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Concentration-dependent oligomerization of an alpha-helical antifreeze polypeptide makes it hyperactive

  • Scientific Reports 7, Article number: 42501 (2017)
  • doi:10.1038/srep42501
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Abstract

A supersoluble 40-residue type I antifreeze protein (AFP) was discovered in a righteye flounder, the barfin plaice (bp). Unlike all other AFPs characterized to date, bpAFP transitions from moderately-active to hyperactive with increasing concentration. At sub-mM concentrations, bpAFP bound to pyramidal planes of ice to shape it into a bi-pyramidal hexagonal trapezohedron, similarly to the other moderately-active AFPs. At mM concentrations, bpAFP uniquely underwent further binding to the whole ice crystal surface including the basal planes. The latter caused a bursting ice crystal growth normal to c-axis, 3 °C of high thermal hysteresis, and alteration of an ice crystal into a smaller lemon-shaped morphology, all of which are well-known properties of hyperactive AFPs. Analytical ultracentrifugation showed this activity transition is associated with oligomerization to form tetramer, which might be the forerunner of a naturally occurring four-helix-bundle AFP in other flounders.

Introduction

Organisms inhabiting ice-laden environments produce various cryoprotective agents to safeguard against freezing damage. Among them, antifreeze proteins (AFP) function by binding seed ice crystals to inhibit their growth1. The AFPs from fish, insects, plants, and microorganisms are structurally diverse macromolecules that have recently been grouped into either moderately active or hyperactive types. The crucial distinction for the latter is that they can bind the basal plane of ice2. This property accounts for their 10 fold higher antifreeze activity3, and is a key assessment made about newly discovered AFPs4,5,6,7.

A seed ice crystal, the target ligand of AFP, is composed of ordered water molecules in a hexagonal lattice, which is defined by three equivalent a-axes (a1, a2 and a3) perpendicular to the c-axis8. The orientation and vector of an ice plane in the hexagon are specified by Miller-Bravais indices9. For example, (0001) represents the two equivalent basal planes normal to the c-axis, (10–10) are the six equivalent primary prism planes, and (20–21) are pyramidal planes bound by one AFP type that produces a 12-sided hexagonal bipyramid with a 3.3:1 ratio of length to width10.

Regardless of the AFP type, their binding to ice causes microcurvature of the ice front between the surface-bound-AFPs through the Gibbs-Thomson effect11,12. This phenomenon depresses the non-equilibrium freezing temperature (Tf) and slightly elevates the melting temperature (Tm)13. The resultant difference between Tf and Tm is defined as thermal hysteresis (TH), which reflects the strength of ice-growth inhibition by an AFP. Moderately active AFPs require mM concentrations to achieve a TH activity of approximately 1 °C. Hyperactive AFPs reach this TH value at one tenth of these concentrations3. Another distinguishing observation is that ice crystals formed in moderately active AFP grow into their bipyramidal shape as growth-terminated ice planes become facets. Whereas, hyperactive AFPs shape ice during the melting process after initial snap-freezing. This difference in ice binding ability influences the way ice crystals ‘burst’ at Tf. With moderate AFPs rapid ice growth occurs from the two tips of the bipyramid (i.e. basal planes) along the c-axis. In contrast, hyperactive AFPs direct explosive ice growth at Tf perpendicular to the c-axis2. The ice planes to which AFPs bind can be determined on a single ice hemisphere12 facilitated by the fluorescence-based ice plane affinity (FIPA) method14.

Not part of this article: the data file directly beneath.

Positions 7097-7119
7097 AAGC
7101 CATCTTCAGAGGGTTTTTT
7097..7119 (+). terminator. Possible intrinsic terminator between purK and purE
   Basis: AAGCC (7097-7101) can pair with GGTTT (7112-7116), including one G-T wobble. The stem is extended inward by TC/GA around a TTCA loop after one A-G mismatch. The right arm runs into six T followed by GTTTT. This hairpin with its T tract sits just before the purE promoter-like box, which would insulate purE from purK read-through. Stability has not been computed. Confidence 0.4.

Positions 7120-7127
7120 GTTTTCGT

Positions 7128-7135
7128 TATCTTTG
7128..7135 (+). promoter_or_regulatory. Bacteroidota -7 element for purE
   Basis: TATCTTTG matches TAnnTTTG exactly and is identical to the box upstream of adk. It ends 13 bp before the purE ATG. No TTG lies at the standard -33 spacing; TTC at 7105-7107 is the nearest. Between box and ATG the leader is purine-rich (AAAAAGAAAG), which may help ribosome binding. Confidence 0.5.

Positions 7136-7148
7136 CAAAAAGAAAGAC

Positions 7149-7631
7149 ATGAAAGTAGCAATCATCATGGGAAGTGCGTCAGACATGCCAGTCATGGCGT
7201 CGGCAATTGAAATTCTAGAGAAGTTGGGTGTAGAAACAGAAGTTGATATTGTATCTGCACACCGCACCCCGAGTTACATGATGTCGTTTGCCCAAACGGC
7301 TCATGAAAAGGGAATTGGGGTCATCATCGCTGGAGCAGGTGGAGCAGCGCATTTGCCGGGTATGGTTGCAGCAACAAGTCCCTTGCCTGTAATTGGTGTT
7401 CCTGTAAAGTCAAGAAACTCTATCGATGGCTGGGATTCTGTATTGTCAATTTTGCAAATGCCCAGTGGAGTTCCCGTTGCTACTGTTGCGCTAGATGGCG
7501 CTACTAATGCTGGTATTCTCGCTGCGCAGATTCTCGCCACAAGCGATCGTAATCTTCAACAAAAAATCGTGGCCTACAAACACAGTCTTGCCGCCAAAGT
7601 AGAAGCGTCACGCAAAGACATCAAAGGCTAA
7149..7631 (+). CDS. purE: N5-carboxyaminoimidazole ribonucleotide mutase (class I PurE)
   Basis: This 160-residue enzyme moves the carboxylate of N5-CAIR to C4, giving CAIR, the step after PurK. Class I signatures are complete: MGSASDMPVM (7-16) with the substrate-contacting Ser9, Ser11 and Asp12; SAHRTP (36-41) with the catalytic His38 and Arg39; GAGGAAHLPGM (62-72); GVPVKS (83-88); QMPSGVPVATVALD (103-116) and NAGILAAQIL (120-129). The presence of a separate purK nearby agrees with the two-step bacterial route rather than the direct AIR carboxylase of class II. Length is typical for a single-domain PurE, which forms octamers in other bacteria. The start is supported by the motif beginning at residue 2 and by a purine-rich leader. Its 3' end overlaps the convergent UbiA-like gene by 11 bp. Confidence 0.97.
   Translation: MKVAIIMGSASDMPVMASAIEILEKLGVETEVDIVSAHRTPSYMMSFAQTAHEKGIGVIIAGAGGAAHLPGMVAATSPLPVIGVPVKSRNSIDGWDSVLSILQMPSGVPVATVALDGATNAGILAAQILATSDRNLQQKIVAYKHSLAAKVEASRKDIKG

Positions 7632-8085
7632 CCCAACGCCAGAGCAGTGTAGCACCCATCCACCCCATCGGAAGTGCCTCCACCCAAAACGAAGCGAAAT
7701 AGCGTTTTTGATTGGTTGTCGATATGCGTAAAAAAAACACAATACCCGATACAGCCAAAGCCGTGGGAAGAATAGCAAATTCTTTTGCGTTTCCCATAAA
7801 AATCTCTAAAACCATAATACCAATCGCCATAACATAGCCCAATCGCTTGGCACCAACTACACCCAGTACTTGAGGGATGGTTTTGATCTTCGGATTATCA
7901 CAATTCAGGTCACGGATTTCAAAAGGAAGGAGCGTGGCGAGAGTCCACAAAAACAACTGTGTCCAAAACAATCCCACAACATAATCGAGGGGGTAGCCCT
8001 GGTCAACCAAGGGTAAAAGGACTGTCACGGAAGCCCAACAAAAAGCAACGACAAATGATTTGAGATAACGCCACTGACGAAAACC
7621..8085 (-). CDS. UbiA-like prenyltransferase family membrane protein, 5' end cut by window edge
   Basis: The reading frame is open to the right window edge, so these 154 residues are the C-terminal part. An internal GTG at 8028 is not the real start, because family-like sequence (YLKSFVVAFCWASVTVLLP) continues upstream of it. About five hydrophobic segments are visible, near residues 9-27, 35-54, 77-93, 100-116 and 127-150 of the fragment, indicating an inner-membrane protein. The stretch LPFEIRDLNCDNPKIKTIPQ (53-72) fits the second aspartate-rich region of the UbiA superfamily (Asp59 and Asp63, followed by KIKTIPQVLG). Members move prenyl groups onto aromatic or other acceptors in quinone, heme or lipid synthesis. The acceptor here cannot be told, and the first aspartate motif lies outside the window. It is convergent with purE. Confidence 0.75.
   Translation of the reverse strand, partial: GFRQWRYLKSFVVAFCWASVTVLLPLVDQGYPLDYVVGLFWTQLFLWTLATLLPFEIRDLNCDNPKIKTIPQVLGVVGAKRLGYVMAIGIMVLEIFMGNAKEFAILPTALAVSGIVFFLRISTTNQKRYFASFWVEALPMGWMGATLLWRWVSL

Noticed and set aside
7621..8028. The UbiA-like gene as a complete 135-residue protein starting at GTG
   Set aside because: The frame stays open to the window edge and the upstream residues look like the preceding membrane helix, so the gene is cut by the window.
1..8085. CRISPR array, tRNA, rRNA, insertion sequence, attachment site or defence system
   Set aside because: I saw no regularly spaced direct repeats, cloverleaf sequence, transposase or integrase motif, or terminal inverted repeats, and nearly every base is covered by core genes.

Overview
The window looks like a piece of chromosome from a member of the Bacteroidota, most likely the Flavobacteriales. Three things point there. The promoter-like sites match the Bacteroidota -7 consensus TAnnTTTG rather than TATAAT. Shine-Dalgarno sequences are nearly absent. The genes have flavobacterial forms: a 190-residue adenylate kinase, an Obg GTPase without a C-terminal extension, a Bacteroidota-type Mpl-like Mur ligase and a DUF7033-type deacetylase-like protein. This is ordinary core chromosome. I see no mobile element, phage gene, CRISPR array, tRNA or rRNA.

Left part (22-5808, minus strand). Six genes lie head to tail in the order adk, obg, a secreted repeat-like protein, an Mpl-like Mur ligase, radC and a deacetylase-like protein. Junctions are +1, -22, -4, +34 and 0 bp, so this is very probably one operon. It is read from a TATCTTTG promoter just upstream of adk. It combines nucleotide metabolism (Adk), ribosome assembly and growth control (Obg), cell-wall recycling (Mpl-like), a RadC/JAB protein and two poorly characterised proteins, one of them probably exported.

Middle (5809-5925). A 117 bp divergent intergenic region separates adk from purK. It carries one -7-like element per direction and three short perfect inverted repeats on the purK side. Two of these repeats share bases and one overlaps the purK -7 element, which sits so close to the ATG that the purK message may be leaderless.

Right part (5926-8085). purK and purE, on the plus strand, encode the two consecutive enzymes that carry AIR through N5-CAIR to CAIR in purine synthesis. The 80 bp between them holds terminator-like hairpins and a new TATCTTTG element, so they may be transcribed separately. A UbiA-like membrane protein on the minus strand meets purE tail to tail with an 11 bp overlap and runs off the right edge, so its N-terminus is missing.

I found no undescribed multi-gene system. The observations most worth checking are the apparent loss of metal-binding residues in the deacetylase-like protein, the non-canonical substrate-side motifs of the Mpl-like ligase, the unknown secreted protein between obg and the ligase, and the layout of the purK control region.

Type I AFP was initially discovered as a mixture of small (3–4 kDa) alanine-rich isoforms in winter flounder (Pseudopleuronectes americanus) plasma15,16. Among them, the 6th isoform to elute from reversed-phase HPLC (HPLC-6) was the first AFP to have its crystal structure solved, which is a single amphipathic α-helix17,18. The three 11-residue repeats of type I AFP HPLC-6 bind ice through a hydrophobic surface comprising regularly spaced Thr and Ala residues repeating 16.5 Å apart on one side of the α-helix19. This ice-binding site binds the (20–21) pyramidal plane where the oxygen atom spacing is 16.7 Å20 and most likely does this through the organization of a clathrate water network around the hydrophobic methyl groups that is anchored to the nearby Thr hydroxyls and backbone peptide groups21,22. A second set of type I AFP isoforms were found in the skin and other peripheral tissues of this flatfish16. They are also single amphipathic α-helices. Later, a third isoform was discovered in winter flounder plasma, which is a 33-kDa homodimer with hyperactivity (type Ih)6. X-ray crystallography showed that this large isoform (Maxi) folds as a four-helix bundle with the putative ‘ice-binding’ residues projecting inwards to help organize 400 waters in its core that form a polypentagonal network to secure the four helices together23. The organized waters extent from the core to the surface of the protein where they are able to bind Maxi to multiple planes of a single ice crystal hemisphere.